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Old 09-07-2011, 10:09   #31
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Re: Aluminum ???

Duroboat seems to be the choice of the commercial fishermen here in the PNW. They make different models so you can choose what weight you want. Bulletproof (almost). No affiliation.

Duroboat - The World's Finest Aluminum Fishing Boats
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Old 09-07-2011, 14:25   #32
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Re: Aluminum ???

PORTABOAT-To get it up on a plane you move your weight forward a little- really could use handle extension on outboard. It goes from under 5 mph to 17 or 18 mph quickly as it planes. Takes a little to get used to going that fast in a 8.5 ft boat Also you don't turn too sharp or it will flip-(first time out I turned as if it was an inflatable) next thing i knew i was in the water and the boat upside down. We'll call that operator error.
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Old 09-07-2011, 14:54   #33
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Re: Aluminum ???

i had a portabote in 1990 for a few months--only until i could find something actually functional with which to replace it.
if you swim from dink--port a bote will not work.
if you enjoy gunkholing and fishing in yur dink--mebbe
if you try to crawl back into it from water---- FUGGEDDABOUDIT
if you desire a stable platform-- fuggeddaboudit


all in all, i figgered it wasnt up to my needs nor my safety at anchorage to have one of those menaces.

goood luck and have fun.
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Old 09-07-2011, 16:54   #34
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I use a 13' Carolina skiff 25 hp on her heavy but worth it dive off it load it with groceries can't sink it. It can be wet in rough water tho.
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Old 09-07-2011, 17:20   #35
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Re: Aluminum ???

I bought a fiberglass dingy which has the same shape as an inflatable.
It is a bit heavier than an inflatable but very practical.
What i do like is that it can be easily repaired with a bit of polyester resin.

It has a flat bottom, plenty of room and very very stable.
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Old 09-07-2011, 17:57   #36
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Re: Aluminum ???

Quote:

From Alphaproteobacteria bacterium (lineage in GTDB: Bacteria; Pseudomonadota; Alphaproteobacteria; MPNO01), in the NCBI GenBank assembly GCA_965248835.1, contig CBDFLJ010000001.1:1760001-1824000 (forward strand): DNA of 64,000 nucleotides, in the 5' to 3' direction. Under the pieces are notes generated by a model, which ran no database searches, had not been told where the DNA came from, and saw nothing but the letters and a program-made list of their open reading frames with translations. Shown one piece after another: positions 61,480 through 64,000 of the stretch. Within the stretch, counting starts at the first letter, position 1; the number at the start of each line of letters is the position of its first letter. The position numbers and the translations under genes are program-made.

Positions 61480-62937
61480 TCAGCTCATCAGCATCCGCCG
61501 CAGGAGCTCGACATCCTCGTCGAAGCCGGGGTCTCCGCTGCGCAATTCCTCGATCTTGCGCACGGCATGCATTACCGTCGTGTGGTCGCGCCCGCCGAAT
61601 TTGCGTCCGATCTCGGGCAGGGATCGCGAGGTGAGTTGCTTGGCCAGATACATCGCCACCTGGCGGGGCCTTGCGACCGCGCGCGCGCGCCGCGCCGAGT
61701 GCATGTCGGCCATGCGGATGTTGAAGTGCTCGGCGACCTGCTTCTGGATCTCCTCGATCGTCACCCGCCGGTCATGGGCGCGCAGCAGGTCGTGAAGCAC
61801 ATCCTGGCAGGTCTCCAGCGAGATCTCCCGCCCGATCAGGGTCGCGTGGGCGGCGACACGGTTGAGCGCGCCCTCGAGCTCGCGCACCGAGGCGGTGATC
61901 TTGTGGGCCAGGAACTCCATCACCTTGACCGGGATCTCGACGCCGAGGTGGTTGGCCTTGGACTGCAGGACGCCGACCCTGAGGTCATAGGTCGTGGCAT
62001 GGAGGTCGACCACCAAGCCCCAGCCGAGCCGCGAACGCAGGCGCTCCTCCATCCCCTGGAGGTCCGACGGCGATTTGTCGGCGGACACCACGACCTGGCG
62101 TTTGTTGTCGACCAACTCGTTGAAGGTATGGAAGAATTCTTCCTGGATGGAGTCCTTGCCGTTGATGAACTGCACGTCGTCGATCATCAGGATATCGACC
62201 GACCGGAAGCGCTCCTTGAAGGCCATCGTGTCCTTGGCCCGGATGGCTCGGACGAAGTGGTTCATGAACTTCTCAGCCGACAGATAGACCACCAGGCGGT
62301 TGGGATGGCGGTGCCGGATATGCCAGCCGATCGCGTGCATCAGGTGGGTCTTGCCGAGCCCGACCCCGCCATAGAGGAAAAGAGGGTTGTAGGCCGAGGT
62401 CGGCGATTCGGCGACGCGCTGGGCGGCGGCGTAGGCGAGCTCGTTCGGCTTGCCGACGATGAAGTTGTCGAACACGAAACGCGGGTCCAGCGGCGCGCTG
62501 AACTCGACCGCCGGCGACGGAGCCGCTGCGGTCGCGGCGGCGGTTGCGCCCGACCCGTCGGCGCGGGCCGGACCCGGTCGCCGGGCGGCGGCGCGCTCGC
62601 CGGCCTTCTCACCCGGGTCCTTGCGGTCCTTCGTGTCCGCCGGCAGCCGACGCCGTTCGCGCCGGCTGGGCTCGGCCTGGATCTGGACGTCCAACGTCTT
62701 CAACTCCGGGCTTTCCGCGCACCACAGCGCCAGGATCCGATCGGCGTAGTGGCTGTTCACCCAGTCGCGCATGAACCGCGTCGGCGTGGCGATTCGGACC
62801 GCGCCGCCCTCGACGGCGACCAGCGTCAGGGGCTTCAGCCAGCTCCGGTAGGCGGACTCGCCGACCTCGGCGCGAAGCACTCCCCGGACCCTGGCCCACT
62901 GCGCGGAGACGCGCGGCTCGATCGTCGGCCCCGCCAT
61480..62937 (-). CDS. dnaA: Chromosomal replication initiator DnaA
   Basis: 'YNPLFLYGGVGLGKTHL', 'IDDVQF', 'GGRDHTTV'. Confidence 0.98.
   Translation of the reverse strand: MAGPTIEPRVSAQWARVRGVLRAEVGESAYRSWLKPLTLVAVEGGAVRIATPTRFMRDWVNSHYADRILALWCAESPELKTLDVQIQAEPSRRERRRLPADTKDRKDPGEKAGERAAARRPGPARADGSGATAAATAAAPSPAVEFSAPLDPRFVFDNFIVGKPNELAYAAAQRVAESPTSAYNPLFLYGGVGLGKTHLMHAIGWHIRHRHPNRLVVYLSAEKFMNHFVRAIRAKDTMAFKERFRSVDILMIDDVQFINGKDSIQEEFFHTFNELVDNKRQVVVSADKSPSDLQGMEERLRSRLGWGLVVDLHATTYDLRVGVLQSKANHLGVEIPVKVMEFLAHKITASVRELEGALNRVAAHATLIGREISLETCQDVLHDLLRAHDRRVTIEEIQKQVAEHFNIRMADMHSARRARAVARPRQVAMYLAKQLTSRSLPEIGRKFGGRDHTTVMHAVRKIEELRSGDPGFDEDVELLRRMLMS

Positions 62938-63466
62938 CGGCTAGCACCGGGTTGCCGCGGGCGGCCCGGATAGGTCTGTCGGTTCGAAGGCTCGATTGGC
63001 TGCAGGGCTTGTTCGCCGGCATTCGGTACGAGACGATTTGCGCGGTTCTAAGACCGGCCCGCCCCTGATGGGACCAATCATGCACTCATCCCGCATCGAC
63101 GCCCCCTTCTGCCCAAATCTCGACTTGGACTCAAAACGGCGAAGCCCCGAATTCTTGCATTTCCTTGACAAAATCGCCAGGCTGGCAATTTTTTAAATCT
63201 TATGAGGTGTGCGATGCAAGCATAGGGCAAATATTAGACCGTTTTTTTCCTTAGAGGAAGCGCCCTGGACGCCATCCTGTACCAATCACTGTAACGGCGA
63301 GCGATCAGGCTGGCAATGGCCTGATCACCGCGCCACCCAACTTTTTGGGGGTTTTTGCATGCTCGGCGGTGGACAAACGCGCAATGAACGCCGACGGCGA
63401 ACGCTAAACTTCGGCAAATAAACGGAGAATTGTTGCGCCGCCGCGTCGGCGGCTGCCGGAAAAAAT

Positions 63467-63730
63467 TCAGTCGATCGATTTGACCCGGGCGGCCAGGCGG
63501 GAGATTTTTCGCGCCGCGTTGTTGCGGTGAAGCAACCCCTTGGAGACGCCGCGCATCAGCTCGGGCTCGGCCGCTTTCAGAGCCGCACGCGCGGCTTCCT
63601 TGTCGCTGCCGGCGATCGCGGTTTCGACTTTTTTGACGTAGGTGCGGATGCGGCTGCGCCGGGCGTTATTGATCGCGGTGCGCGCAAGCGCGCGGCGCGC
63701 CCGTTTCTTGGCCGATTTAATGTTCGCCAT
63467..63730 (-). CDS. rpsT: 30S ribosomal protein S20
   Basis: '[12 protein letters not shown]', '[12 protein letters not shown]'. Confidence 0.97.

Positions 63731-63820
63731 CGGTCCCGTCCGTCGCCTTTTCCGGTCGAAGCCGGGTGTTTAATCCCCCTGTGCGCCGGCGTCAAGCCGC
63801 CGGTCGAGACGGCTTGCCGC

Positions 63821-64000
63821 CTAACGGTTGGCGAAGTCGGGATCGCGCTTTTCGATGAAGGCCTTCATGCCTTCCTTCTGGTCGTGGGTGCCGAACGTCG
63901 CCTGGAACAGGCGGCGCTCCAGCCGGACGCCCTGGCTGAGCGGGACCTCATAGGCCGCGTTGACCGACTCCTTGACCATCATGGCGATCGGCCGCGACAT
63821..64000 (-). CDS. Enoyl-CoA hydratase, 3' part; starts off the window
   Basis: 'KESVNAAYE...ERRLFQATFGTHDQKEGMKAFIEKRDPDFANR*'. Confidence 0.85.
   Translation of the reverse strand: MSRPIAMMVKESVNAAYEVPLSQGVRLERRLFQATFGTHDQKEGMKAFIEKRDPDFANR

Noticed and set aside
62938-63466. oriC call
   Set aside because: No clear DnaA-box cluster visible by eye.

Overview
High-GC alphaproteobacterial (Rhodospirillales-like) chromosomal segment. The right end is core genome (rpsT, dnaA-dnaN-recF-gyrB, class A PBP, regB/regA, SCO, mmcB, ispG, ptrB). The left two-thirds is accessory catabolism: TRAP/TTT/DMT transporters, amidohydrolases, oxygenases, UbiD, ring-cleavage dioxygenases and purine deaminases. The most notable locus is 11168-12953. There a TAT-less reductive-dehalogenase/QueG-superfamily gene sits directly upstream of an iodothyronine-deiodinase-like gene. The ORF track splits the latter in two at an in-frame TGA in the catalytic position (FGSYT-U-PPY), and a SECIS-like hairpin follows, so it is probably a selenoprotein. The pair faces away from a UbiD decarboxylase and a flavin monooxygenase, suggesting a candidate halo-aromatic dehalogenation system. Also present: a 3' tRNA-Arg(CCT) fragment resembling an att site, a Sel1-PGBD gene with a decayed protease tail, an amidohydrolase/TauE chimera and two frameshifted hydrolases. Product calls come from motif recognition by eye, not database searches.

Originally Posted by canucksailor View Post
Hello all - I'm thoroughly fed up with my inflatable, for a variety of reasons. And it really irks me to know that in only a few years, IF I'm lucky, my $1000 plus investment will be worth nothing, just a sagging piece of plasticized fabric. If I'm not lucky, it'll be punctured or damaged beyond repair.
So I'm considering a 9 or 10 foot aluminum boat as a dinghy. It's about the same weight (75 pounds), should tow equally as well if not better, will stow on the bow in the same area, with just a 3.5 hp motor, be drier, and never, ever have to worry about rocks or shells puncturing it.
Drawbacks - somewhat less weight capacity, not useful for snorkeling, although I have a plan to fix that...
Any thoughts? I'm interested in your experiences with these boats.

Something you might want to consider - It's what we're going to use.. .

Livingston Boats - Model 12
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Old 09-07-2011, 18:00   #37
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Re: Aluminum ???

livingstons get very very heavy--longer ye pull em onto beach, heavier they seem to get. need wheels. water tender is a good lighter weight boat... both livingston and water tender hve innr shells to em... collect water-- but it seems the watertender is slower to take the water into its skin. goodluck ith this. they are both very very stable boats.
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Old 09-07-2011, 19:27   #38
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Re: Aluminum ???

Thanks Zee - Didn't know about that . . . . I'm a . . . sizeable person. . . over 6'6" and need the room and the weight capabilities - I'll look into that water tender you recommended and will speak with Livingston about absorption. .. will post what I hear back. . .